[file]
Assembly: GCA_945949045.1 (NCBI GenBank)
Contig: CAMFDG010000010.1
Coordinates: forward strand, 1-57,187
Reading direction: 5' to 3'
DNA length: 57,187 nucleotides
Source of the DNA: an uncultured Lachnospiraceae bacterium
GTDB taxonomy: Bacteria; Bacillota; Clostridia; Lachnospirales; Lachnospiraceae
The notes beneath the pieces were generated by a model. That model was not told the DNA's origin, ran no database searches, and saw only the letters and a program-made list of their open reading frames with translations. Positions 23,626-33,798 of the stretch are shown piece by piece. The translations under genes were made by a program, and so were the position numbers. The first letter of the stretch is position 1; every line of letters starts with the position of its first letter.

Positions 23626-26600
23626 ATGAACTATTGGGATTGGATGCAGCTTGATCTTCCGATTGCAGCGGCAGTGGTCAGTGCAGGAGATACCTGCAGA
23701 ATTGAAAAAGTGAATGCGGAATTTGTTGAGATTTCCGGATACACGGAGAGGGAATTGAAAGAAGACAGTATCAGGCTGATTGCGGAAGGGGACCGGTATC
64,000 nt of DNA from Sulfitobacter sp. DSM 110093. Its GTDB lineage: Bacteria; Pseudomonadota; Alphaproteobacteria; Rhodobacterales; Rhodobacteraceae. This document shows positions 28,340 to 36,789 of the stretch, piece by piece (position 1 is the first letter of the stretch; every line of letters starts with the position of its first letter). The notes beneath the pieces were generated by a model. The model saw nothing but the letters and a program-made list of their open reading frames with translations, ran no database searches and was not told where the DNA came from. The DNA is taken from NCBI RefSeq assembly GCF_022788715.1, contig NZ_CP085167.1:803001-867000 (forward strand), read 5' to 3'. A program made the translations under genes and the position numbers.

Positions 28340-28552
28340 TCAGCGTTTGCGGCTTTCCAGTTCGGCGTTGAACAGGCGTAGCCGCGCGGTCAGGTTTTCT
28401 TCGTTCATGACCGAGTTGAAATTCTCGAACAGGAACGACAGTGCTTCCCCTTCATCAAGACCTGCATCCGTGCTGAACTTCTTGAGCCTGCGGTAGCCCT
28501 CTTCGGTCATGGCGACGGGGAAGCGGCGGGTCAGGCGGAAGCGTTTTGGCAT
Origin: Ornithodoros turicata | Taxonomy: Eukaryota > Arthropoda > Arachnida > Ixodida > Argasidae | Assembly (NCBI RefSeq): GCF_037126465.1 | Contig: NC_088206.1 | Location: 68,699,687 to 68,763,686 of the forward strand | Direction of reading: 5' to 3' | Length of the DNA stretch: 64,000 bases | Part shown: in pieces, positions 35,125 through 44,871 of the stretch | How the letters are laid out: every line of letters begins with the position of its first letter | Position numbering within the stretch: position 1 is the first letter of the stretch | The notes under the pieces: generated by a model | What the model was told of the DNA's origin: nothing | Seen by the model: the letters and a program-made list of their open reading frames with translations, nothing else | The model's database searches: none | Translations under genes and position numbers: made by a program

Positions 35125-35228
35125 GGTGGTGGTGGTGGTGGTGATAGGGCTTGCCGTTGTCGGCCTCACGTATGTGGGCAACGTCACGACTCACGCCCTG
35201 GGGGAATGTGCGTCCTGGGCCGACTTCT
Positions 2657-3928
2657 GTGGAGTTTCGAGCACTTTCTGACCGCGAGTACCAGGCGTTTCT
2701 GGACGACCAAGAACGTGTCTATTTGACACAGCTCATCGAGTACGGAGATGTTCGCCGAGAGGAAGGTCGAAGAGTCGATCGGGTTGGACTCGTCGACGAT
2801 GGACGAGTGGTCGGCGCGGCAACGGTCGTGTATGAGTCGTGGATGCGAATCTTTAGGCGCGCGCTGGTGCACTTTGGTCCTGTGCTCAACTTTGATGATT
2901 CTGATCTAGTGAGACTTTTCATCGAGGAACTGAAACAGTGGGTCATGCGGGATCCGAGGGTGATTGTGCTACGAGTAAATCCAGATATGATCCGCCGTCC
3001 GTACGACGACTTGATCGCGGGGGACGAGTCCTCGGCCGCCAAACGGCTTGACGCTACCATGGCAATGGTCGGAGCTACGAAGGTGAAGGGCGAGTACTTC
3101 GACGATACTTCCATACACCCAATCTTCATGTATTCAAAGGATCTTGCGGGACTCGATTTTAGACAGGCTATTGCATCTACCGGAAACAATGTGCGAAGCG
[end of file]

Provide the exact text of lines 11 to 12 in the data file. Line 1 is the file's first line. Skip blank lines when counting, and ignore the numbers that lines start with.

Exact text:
23701 ATTGAAAAAGTGAATGCGGAATTTGTTGAGATTTCCGGATACACGGAGAGGGAATTGAAAGAAGACAGTATCAGGCTGATTGCGGAAGGGGACCGGTATC
64,000 nt of DNA from Sulfitobacter sp. DSM 110093. Its GTDB lineage: Bacteria; Pseudomonadota; Alphaproteobacteria; Rhodobacterales; Rhodobacteraceae. This document shows positions 28,340 to 36,789 of the stretch, piece by piece (position 1 is the first letter of the stretch; every line of letters starts with the position of its first letter). The notes beneath the pieces were generated by a model. The model saw nothing but the letters and a program-made list of their open reading frames with translations, ran no database searches and was not told where the DNA came from. The DNA is taken from NCBI RefSeq assembly GCF_022788715.1, contig NZ_CP085167.1:803001-867000 (forward strand), read 5' to 3'. A program made the translations under genes and the position numbers.